Episcopal Church of the Redeemer and Graveyard
Anglicanism was established in Orangeburg Township about 1750. After a period of no recorded activity, efforts were made to rekindle the Anglican tradition resulting in establishment of Episcopal Church of The Redeemer, circa 1850. Catharine C. Palmer donated this land to the congregation where they built a house of worship and consecrated it
in 1857. The frame building, moved on logs to Russell Street in 1895, was later enlarged and brick veneered; it is the oldest church building in Orangeburg. Stiles Mellichamp, rector during the 1860s and 1870s, is buried in the cemetery along with a number of Confederate soldiers and many communicants of Episcopal Church of The Redeemer.
Erected 1993 by St. Agnes Chapter Episcopal Church Women, the Episcopal Church of the Redeemer. (Marker Number 38-22.)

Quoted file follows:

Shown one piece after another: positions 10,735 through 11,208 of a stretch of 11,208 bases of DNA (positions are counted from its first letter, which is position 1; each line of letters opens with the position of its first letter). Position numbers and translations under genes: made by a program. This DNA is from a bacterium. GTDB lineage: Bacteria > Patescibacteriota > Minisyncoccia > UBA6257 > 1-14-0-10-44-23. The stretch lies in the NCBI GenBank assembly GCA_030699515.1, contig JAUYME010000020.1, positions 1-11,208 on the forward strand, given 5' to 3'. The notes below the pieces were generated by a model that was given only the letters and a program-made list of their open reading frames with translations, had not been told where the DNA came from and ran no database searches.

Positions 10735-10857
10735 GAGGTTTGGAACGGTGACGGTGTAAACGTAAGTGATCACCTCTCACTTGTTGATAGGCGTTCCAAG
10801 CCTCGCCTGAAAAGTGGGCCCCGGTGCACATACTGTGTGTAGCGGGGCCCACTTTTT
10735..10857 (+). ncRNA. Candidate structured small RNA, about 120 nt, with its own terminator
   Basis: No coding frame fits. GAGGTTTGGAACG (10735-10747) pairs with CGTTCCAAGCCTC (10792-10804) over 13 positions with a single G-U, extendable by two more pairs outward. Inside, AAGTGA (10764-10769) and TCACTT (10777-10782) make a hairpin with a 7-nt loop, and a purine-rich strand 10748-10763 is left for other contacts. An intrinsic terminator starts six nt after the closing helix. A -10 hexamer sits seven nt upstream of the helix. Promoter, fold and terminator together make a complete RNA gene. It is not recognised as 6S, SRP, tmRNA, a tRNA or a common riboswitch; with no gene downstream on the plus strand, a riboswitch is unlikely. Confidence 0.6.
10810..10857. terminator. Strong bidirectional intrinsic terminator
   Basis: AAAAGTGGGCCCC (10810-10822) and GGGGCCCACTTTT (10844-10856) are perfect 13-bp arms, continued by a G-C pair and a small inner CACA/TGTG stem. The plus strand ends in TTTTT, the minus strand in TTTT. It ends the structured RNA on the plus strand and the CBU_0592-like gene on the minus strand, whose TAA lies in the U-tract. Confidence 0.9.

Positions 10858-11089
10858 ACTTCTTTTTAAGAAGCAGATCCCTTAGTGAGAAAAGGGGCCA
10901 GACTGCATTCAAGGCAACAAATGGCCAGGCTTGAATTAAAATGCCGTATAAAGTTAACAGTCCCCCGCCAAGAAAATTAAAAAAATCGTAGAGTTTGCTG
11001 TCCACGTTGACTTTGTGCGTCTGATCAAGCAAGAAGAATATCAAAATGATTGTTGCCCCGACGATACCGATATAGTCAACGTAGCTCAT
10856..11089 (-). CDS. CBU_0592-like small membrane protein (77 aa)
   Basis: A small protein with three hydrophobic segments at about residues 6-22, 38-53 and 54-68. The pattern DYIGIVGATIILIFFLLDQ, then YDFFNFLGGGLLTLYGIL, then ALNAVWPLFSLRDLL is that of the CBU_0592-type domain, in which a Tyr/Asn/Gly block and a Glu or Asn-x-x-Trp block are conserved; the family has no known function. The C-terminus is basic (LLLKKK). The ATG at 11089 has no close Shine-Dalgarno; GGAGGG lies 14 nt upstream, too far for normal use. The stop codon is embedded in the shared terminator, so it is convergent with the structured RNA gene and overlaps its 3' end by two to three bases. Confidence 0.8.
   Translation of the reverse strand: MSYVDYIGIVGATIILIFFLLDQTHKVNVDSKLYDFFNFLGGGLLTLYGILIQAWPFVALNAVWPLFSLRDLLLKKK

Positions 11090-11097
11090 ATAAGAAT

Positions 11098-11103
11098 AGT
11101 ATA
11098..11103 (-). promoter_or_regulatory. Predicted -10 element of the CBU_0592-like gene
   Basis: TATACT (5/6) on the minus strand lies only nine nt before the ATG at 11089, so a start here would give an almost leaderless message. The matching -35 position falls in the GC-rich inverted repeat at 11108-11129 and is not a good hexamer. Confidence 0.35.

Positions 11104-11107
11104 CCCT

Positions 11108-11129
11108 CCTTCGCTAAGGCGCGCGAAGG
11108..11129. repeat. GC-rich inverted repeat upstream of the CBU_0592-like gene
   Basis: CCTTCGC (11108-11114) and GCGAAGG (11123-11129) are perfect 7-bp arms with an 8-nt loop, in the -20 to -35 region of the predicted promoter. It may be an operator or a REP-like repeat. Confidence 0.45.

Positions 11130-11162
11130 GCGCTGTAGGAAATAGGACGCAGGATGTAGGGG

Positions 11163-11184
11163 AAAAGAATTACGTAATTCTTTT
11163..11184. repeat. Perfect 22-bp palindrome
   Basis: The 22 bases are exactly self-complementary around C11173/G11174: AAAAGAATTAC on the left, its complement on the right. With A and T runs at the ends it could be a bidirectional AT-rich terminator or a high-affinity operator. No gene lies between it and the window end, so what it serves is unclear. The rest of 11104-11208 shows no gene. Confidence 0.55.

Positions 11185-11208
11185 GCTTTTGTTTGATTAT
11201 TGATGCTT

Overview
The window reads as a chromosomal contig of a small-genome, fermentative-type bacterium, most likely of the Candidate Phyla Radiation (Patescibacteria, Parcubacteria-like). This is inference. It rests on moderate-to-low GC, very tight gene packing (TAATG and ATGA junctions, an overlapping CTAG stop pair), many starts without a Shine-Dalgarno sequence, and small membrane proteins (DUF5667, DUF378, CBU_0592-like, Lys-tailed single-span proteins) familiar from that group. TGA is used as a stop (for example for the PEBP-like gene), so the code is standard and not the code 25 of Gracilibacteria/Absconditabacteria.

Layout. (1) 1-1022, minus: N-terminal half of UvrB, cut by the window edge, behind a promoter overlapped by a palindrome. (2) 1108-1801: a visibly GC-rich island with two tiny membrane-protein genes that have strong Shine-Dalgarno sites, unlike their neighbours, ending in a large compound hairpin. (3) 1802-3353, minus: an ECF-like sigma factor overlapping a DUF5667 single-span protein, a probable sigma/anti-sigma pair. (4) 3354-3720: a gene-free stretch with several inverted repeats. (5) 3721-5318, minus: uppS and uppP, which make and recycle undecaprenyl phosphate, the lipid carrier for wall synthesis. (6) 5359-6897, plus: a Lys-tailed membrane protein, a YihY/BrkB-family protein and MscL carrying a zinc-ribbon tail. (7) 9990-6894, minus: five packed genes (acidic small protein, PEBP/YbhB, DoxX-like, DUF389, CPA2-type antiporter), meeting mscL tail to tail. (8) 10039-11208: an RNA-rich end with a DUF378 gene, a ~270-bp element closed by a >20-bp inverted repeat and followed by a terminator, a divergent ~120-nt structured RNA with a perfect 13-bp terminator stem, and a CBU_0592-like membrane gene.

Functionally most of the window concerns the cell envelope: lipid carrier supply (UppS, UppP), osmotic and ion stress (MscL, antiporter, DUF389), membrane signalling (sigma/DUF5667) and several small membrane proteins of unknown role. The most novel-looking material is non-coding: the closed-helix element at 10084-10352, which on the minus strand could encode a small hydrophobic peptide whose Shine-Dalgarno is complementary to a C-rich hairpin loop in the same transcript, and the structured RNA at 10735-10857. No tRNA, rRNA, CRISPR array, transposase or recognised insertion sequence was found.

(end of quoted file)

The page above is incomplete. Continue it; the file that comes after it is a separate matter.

Topics. This historical marker is listed in these topic lists: Cemeteries & Burial Sites • Churches & Religion. A significant historical year for this entry is 1750.
Location. 33° 29.854′ N, 80° 51.357′ W. Marker is
Other nearby markers. At least 8 other markers are within walking distance of this marker. Claflin College (about 400 feet away, measured in a direct line); Civil Rights Meetings / Sit-in March (about 500 feet away); Trinity United Methodist Church (about 600 feet away); South Carolina State University (approx. 0.2 miles away); The Orangeburg Massacre (approx. 0.2 miles away); St. Paul's Episcopal Church (approx. ¼ mile away); Felton Training School & Teacherage (approx. 0.3 miles away); Wilkinson High School (approx. 0.3 miles away). Touch for a list and map of all markers in Orangeburg.
Credits. This page was last revised on June 16, 2016. It was originally submitted on September 25, 2011, by Anna Inbody of Columbia, South Carolina. This page has been viewed 567 times since then and 48 times this year. Photos: 1, 2, 3, 4, 5. submitted on September 25, 2011, by Anna Inbody of Columbia, South Carolina. • Bill Pfingsten was the editor who published this page.